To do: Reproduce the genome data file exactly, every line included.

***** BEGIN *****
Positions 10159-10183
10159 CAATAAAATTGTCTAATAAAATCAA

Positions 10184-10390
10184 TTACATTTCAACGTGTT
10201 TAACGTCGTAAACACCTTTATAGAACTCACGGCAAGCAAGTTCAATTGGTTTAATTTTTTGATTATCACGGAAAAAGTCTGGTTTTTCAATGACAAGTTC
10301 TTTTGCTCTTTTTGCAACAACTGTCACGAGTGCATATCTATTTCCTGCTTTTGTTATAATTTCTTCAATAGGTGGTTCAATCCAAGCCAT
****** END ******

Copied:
Positions 10159-10183
10159 CAATAAAATTGTCTAATAAAATCAA

Positions 10184-10390
10184 TTACATTTCAACGTGTT
10201 TAACGTCGTAAACACCTTTATAGAACTCACGGCAAGCAAGTTCAATTGGTTTAATTTTTTGATTATCACGGAAAAAGTCTGGTTTTTCAATGACAAGTTC
10301 TTTTGCTCTTTTTGCAACAACTGTCACGAGTGCATATCTATTTCCTGCTTTTGTTATAATTTCTTCAATAGGTGGTTCAATCCAAGCCAT